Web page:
High net worth clients in Hong Kong and Singapore who bank with Credit Suisse can now communicate with their private banker using Apple Business Chat. The bank says it is adopting the facility to make communication easier with clients able to access portfolios and account balance information.

Dubai has unveiled plans that will see the tightening of anti-money laundering rules for the Dubai International Financial Centre. The aim is to boost the free zone’s abilities when fighting and dealing with financial crime.

High net worth individuals are being targeted by Lombard International Assurance with its International Life Plan to preserve and protect key parts of their personal as well as their family and business legacy when estate planning.

US expats could benefit from a new retirement scheme being launched by TMF Group. The scheme is aimed at US expats to enjoy a tax-efficient retirement plan that is recognised by the country’s federal taxation system.
Ultra-High Net Worth Individuals in London are being targeted by Boston-based TwinFocus who have opened an office in the city. The firm says the ‘time is right’ to open its Mayfair base and already has ‘clients and capital committed in London already’.

A survey of people living in the UAE has revealed that 51% of them do not have life cover with 36% saying it is too expensive, while 30% said they were unaware of the concept of life insurance. Also, 39% said they were unfamiliar with critical illness insurance, says Friends Provident International.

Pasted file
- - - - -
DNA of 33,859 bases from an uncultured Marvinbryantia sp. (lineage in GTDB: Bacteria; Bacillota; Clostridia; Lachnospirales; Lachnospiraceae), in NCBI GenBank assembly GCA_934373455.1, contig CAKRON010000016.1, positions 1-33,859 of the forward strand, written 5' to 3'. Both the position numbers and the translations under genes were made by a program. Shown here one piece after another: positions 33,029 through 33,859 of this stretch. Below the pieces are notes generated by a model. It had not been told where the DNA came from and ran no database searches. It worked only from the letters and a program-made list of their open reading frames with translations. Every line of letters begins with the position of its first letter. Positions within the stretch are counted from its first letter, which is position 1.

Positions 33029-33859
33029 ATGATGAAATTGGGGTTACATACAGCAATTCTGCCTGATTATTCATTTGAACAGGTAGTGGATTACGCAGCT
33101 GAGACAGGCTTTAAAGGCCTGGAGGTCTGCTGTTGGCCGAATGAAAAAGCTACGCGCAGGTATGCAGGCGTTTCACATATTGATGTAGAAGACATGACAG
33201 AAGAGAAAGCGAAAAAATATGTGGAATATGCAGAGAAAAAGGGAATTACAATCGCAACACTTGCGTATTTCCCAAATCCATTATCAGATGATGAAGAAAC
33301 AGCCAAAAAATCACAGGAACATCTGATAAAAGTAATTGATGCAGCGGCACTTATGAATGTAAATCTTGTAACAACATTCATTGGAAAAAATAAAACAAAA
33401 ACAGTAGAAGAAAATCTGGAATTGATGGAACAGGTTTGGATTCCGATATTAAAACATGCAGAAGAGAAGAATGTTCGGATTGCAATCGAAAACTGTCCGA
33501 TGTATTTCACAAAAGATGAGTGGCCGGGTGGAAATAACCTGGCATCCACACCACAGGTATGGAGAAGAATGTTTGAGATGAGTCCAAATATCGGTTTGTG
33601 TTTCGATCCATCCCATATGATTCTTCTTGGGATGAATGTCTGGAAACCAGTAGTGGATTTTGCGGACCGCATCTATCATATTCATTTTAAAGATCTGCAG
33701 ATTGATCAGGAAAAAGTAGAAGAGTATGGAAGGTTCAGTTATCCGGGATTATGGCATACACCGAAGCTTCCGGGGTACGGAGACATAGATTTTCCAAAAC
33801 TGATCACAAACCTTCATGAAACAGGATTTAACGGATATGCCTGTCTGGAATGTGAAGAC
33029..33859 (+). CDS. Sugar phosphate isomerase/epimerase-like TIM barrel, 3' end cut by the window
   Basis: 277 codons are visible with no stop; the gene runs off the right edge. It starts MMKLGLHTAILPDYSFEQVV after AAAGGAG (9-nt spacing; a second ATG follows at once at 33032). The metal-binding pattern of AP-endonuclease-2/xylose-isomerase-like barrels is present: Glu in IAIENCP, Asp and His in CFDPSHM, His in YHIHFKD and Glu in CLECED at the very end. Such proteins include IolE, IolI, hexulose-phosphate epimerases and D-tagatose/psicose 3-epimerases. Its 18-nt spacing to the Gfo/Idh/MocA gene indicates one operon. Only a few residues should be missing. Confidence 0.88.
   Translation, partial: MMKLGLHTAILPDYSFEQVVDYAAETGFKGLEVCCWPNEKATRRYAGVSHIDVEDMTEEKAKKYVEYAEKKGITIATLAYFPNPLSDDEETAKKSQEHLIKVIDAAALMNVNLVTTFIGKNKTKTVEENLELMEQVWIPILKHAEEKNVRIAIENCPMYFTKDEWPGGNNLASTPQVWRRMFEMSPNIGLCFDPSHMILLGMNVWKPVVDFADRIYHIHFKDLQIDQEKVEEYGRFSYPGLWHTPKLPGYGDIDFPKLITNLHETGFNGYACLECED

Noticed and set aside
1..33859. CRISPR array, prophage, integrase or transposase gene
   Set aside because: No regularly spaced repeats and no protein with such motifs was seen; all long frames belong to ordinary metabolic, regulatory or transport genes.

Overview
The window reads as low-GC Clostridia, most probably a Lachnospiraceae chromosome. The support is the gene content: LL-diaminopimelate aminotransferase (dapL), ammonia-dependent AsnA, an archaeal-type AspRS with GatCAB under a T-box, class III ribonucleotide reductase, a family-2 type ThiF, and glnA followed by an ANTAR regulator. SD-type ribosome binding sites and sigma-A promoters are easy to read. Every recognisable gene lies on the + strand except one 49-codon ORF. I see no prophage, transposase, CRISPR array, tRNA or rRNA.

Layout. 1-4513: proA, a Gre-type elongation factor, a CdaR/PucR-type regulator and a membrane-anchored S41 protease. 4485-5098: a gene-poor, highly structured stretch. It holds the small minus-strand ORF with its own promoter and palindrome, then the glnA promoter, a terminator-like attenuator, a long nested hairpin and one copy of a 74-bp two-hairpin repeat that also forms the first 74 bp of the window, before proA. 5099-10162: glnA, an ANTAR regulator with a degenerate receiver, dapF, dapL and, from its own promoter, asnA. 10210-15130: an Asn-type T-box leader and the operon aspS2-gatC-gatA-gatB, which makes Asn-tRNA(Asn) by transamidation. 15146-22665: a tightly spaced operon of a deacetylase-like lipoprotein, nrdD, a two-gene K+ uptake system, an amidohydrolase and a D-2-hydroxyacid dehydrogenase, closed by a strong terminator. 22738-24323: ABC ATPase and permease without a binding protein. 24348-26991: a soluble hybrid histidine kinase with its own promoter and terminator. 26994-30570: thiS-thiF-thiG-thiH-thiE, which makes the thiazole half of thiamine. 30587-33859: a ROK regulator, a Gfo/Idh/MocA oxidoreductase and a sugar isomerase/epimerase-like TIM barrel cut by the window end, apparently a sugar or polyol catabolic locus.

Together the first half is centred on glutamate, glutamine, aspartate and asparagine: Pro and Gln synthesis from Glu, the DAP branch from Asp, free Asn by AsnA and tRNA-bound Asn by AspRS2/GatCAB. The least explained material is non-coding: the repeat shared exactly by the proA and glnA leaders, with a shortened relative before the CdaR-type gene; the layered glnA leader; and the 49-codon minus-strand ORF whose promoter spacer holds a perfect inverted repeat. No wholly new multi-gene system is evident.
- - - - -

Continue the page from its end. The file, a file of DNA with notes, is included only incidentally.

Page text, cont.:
Real estate firm Savills says that the number of demi-billionaires, that is someone with at least $500 million (£380mn) in net assets, will rise by more than a quarter in the Middle East. In their latest Wealth Report, the firm says numbers will rise by 28% over the next four years and highlights that the number of demi-billionaires living in Asia will outnumber those in North America for the first time. Also, by 2022, the number of demi-billionaires in India will outnumber those in France, UK or Russia.

Expats and regular executive travellers wanting to enjoy the most expensive hotels in Europe should head to Geneva where an average cost per night is €243. Paris is in second place with hotels in Zurich in third place, according to a survey carried out by PWC.

Egypt’s economy has been stabilised thanks to the remittances from expats sending US dollars home. The Central Bank of Egypt says that in the past year, remittances have risen to $26.4 billion.